"The Taming of the Shrew" by William Shakespeare at Forest Meadows Amphitheatre, San Rafael CA
Reviewed by Suzanne and Greg Angeo
Photo of Darren Bridgett (left) and Cat Thompson by Morgan Cowin
Marin Shakespeare Company’s production of “The Taming of the Shrew” at the lovely outdoor venue Forest Meadows Amphitheatre is a highly creative and hilariously irreverent adaptation of Shakespeare’s ultimate battle of the sexes. Instead of traditional Padua we find ourselves on a Caribbean Island complete with pirates. The usual swashes are buckled with fancy footwork and countless zany touches that keep the audience roaring with laughter.
The play opens with two worlds on display: the landed gentry with all their finery, and the pirates with all their boots and bravado. A large pirate ship sits upstage looming over the proceedings. You can tell there’s fun in store - at their very first meeting, pirate Petruchio (Darren Bridgett) and his angry amour-in-training Katharina (Cat Thompson) duke it out with wordplay and swordplay in a rough-and-ready duel worthy of Douglas Fairbanks.
The sparks keep flying between Bridgett and Thompson, whose chemistry electrifies the production. Bridgett’s Petruchio spends perhaps a little too much time in his cups resulting in unintelligible lines. He nonetheless proves irresistible, to Kate and to the audience, a roughneck with a heart of gold. But who’s the Shrew he’s trying to tame? After all, his servant remarked of him, “He is more shrew than she.” Cat Thompson as the feisty Kate is wonderful in her role and a joy to watch. Thompson’s Kate ends the play a true companion to Petruchio, her fiery spirit unbroken, living for a purpose she fully embraces. Thompson needs only to kick it up a notch, especially in her final speech to the other wives. Emphasis and conviction are needed most during this critical scene.
William Elsman as Lucentio, who fervently hopes to marry Kate’s winsome sister Bianca, brings a goofy, foppish charm to his role. Alexandra Matthews as Bianca has a challenging part she plays incredibly well: the more favored of the two sisters who’s also frustrated at playing second fiddle to the explosive Kate. The rest of the cast, most notably Stephen Klum as the girls’ father Baptista, Mark Robinson as Lucentio’s manservant Tranio, and Lucas McClure as Petruchio’s sidekick, all display their excellent Shakespearean comic chops to superb effect. Supporting player Melissa Arleth received special applause. In her role as Biondello, she appears onstage on stilts or twirling hula-hoops at unexpected moments, amid bursts of harp music and the theme from “Jaws”. All of these gambits are skillfully applied and lend a madcap air. Gary Grossman as the peg-legged “Christopher Sly, an old tar” sets the stage for us in the opening scene, and also masquerades as Lucentio’s father later on.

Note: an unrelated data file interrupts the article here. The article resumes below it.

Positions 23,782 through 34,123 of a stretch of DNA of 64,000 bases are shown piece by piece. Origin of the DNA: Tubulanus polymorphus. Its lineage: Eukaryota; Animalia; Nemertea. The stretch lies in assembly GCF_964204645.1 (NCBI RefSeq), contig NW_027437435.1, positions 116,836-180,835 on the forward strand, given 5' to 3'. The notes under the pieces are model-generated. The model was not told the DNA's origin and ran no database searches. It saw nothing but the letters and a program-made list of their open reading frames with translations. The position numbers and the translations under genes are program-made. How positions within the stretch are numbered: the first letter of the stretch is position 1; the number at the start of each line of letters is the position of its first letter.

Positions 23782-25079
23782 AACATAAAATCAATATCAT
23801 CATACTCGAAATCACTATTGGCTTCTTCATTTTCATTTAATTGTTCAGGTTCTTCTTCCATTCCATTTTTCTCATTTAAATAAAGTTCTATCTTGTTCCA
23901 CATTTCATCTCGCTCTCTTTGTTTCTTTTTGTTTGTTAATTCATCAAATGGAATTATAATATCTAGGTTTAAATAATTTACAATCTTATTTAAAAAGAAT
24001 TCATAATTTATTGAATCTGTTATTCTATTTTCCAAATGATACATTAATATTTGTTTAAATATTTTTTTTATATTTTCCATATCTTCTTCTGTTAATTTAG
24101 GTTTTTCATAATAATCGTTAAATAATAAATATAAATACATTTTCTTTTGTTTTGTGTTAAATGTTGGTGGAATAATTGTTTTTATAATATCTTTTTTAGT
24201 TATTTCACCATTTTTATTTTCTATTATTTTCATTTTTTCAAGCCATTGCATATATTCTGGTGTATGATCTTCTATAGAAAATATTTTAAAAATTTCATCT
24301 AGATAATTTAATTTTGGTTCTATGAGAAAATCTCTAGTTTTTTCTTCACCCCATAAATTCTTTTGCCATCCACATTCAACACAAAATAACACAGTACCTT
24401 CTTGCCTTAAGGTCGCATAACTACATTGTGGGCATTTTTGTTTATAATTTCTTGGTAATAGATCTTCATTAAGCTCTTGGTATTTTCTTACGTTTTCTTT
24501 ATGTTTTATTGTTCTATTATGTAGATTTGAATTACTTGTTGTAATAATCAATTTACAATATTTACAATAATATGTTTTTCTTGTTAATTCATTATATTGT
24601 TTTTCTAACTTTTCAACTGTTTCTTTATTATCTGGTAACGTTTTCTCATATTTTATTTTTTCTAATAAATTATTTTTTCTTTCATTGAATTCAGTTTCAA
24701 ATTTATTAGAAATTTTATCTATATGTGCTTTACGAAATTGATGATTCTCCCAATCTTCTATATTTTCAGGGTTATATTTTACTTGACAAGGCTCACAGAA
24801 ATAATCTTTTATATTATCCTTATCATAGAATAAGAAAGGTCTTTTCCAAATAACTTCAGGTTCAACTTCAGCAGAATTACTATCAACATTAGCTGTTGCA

Extra effort went into the production, design and staging. Director Robert Currier set his imagination free and seemed to have as much fun as his actors. The dazzling costumes were specially designed and custom-fit to the performers by Abra Berman. Fight Director Brian Herndon helped bring about the realistic-looking swordfights (and maybe coordinated some of the pirates’ artfully drunken stumbling). Choreographer Cynthia Pepper created the wonderful movement and dance sequences that are an integral part of the show.
And what a show it is! In spite of several first-act slow spots that may come out in the wash, Currier’s “Shrew” marks a giddy and glorious deviation from the Bard’s hallowed words, a bawdy “Pirates of the Caribbean” vacation without even leaving Marin.
When: Performances July 24 to September 26, 2010
8 p.m. Fridays, Saturdays & Sundays; 4 p.m. & 5 p.m. Sundays
Tickets: $20 to $35
Location: Forest Meadows Amphitheatre at Dominican University of California
1475 Grand Avenue, San Rafael CA